Cassoluet: Convivial or Julia Child

If I was to be honest with everyone, I should take this moment to admit that I have absolutely no experience with French food.  Other than your typical pastries, I know virtually nothing about French cuisine.  I knew I had quite the challenge on my hands but I had no idea how labor intensive this weeks To Cook or Book would be.

Convivial has been garnering much hype and buzz.  Serving French American food, Convivial is located in Shaw, home to numerous new and buzz worthy restaurants.  With a rather unassuming sign outside, we were greeted by the man, the myth, the legend himself, Chef Cedric  (it was already at this point I already wanted to surrender ).  The restaurant itself consists of beautiful, modern decor  and spacious, open seating.  Our server was well educated with the menu, offering plenty of suggestions and tips (I felt like all the staff were knowledgeable and more than willing to help patrons ).  The service overall was great and I think that’s what stood out to me the most.  The atmosphere  was classy without being conceited, friendly without being overbearing, and helpful without being obnoxious.  The staff moved through the floor with ease, consistently ensuring that customers were given just the right amount of attention.

Convivial

Convivial

The menu is not necessarily tapas style.  The dishes straddle the line between entree and tapas.  We ordered four dishes between two people and even with a full house, the dishes came at a timely manner.  We couldn’t wait to delve into each one of our plates starting with the Pickled Rockfish and the Duck Egg Beignet.  The Rockfish was fresh and provided a nice balance to our hot plates.  The beignet is not what most people think of when they think of beignet’s, it was innovative and unique.  Rolled with duck egg and it had a delicious side of piperade that complimented the nice crispy exterior.

Pickled Rockfish

Pickled RockfishIMG_0815

Then came in the Cassoulet: my goliath in this week’s food challenge.  The breadcrumb crust was a beautiful golden brown that provided a nice crunch to the warm, juicy meats.  The flavors were light and delicate.   Which I thought was essential.  This could easily have been too heavy of dish but because the meats could melt in your mouth, we were able to easily finish the entire bowl.  The dish was filling without leaving us uncomfortable and wanting to take a nap before catching a cab home.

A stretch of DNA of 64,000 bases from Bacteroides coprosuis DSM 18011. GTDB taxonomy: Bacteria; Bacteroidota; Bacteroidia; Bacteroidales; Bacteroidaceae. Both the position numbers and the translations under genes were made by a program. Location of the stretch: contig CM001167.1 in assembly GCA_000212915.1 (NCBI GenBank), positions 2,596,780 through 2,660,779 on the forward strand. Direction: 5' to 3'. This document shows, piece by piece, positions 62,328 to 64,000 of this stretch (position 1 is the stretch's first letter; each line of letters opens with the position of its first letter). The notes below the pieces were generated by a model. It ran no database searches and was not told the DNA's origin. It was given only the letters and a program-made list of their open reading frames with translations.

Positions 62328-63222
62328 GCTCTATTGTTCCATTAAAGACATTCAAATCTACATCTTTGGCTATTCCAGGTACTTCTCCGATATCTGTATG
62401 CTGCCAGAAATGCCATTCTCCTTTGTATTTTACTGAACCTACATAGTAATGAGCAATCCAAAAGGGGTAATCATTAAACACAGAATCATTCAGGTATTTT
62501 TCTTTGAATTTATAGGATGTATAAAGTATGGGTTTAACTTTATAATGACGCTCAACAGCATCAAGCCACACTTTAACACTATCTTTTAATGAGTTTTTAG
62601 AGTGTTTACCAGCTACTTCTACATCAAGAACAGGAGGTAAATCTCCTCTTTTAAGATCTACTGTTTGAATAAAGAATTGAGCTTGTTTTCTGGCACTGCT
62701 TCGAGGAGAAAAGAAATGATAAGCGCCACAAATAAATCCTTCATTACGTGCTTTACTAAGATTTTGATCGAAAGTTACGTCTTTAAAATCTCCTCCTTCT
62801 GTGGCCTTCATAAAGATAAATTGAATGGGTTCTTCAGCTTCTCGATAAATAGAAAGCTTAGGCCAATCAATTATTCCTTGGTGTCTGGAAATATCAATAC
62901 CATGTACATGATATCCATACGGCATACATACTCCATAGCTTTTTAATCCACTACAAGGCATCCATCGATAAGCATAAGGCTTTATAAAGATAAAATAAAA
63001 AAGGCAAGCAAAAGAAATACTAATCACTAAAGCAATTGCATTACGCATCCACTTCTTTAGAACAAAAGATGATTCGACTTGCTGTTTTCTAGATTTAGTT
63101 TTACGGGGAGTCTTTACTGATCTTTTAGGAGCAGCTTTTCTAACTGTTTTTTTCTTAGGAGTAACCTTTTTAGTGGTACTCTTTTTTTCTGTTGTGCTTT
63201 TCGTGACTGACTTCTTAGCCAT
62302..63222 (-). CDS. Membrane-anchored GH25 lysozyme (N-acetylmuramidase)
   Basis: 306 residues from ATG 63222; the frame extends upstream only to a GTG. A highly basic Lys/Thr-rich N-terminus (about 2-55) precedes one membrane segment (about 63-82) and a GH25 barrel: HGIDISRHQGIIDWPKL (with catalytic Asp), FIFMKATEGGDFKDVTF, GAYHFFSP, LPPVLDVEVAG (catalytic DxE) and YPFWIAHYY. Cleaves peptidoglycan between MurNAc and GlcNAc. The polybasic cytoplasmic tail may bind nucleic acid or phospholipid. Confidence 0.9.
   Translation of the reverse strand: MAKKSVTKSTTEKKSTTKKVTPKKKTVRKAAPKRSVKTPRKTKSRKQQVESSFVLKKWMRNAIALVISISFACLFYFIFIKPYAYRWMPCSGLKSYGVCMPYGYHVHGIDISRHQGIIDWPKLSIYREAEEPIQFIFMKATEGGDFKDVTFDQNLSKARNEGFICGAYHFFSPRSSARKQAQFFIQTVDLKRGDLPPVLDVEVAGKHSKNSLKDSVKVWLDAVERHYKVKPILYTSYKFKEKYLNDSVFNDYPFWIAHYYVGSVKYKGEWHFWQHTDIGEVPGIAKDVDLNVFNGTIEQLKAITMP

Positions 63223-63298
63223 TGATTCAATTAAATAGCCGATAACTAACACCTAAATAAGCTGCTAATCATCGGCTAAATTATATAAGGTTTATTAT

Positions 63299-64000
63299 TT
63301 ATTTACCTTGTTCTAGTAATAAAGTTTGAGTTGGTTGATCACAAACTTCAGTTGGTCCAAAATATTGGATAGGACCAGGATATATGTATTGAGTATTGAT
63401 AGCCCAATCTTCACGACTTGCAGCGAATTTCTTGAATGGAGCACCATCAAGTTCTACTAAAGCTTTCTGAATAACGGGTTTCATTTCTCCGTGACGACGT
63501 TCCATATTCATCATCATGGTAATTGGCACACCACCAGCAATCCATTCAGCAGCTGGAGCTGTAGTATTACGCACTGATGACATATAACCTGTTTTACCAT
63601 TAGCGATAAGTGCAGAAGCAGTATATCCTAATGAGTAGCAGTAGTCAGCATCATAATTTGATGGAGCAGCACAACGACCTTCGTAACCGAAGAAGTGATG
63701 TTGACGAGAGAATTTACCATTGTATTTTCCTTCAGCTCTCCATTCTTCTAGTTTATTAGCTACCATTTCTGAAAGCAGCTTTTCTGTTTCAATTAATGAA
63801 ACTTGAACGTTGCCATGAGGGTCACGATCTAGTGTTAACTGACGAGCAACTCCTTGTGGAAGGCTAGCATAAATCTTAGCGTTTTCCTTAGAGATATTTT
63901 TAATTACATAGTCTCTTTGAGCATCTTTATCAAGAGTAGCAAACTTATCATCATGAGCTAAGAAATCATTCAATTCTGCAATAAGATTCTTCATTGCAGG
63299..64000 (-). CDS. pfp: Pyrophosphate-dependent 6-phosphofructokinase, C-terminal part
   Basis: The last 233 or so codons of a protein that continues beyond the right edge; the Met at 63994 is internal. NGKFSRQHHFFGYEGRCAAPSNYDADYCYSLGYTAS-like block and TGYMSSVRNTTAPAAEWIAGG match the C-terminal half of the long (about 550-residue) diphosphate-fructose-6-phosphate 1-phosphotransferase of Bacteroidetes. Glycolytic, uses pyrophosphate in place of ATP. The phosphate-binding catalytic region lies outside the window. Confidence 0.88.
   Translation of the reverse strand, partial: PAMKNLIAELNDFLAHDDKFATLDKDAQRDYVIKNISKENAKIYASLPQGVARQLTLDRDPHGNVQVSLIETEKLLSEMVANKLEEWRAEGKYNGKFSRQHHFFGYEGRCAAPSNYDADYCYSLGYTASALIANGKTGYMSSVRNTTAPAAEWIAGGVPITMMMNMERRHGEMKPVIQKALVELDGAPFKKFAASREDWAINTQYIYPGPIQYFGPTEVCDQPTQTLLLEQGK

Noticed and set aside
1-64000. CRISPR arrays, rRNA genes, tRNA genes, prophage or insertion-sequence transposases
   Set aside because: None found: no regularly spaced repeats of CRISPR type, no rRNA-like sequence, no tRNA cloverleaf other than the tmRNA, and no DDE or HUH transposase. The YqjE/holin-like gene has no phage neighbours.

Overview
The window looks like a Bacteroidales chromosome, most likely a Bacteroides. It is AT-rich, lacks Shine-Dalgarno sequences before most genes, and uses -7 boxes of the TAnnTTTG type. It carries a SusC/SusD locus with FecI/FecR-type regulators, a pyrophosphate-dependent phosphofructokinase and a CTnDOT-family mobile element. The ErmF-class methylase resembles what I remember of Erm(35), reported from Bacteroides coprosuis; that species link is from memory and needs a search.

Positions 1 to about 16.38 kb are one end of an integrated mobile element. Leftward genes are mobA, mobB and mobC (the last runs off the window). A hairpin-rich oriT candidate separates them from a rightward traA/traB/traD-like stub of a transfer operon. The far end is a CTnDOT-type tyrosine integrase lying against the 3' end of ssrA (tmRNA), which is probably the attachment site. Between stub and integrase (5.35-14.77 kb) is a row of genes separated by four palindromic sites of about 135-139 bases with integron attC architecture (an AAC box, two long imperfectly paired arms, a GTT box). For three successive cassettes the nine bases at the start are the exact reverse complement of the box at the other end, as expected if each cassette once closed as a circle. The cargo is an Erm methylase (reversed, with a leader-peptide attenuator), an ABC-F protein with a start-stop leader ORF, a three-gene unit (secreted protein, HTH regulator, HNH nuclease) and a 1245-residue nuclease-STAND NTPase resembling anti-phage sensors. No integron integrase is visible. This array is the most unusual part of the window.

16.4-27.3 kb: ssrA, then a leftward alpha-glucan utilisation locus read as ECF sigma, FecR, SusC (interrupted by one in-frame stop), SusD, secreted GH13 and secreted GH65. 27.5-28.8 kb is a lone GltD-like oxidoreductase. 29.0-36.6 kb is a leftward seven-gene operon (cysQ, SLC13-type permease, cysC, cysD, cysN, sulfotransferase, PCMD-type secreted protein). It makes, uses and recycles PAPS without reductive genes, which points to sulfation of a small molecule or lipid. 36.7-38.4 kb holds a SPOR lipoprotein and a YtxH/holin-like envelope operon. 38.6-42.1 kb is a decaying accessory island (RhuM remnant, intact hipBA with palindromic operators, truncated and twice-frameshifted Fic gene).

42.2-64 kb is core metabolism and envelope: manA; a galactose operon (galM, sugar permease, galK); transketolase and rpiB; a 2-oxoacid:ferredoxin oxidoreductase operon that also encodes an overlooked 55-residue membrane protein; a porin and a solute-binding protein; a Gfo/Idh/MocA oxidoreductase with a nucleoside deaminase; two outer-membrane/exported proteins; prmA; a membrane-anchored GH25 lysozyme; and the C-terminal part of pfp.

IMG_0816With such a well respected and talented chef helming Convivial, I had no choice but to go big or go home and pull out none other than the legendary Julia Childs. Mastering the Art of French Cooking is an intimidating, lengthy, and at times overwhelming look into French cuisine.  Like I have previously mentioned in past posts,  my lack of culinary expertise normally means I’d prefer to have as many pictures as possible and unfortunately for me there were none (I did find an old video on youtube to help me understand the more technical aspects of the dish).  I first noticed that the ingredients are not listed at the beginning, rather, they can be found on the left hand margin scattered throughout the recipe.   The actual process was long and tedious, overall cook time was almost 5 hours.  I was incredibly overwhelmed, and even got frustrated at times. There were

Mastering the Art of French Cooking

Mastering the Art of French Cooking

even a couple of moments when I wanted to call it quits.  I miraculously carried through with the meal (with an extra set of hands – thanks Russ) and was proud of what I had accomplished.  The dish serves up to 12 people, so we had a  lot of leftovers which we could freeze for future meals.

The final product was  underwhelming.  The golden crust was beautiful and provided the perfect crunch, however, the mix of pork rinds in the stew didn’t contribute to the flavor and left the texture sloppy and greasy.   The biggest downfall however, was the large amount of dirty cookware following the cooking.  After spending five hours cooking, the last thing I wanted to do was wash an ominous mountain off dirty plates, pots, and pans.

 

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Cassoulet courtesy of Julia Childs

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Way too many dishes harmed in the making of this meal

 

To Cook or Book?

Convivial’s cassoulet was the definition of comfort food.  Served in a piping hot dish with just the right amount of meat.  It left me feeling satisfied.  My home-cooked version however did not fare as well.  The taste was bland and the texture left me unable to finish my entire plate.  It also hit my ego quite hard when I consider how much time I spent prepping and cooking.  So this week I’d say book at Convivial.

Have you had a chance to try out Convivial?  Or how about taken a bite into French cuisine with the help of Julia Child?  Leave a comment. I’d love to hear about other people’s adventures!

 

Mastering the Art of French Cooking Volume I
Author:  Julia Child, Simone Beck, and Louisette Bertholle
Hardcover: 716 pages
Publisher: Knopf
Language: English
ISBN-10: 0394721780

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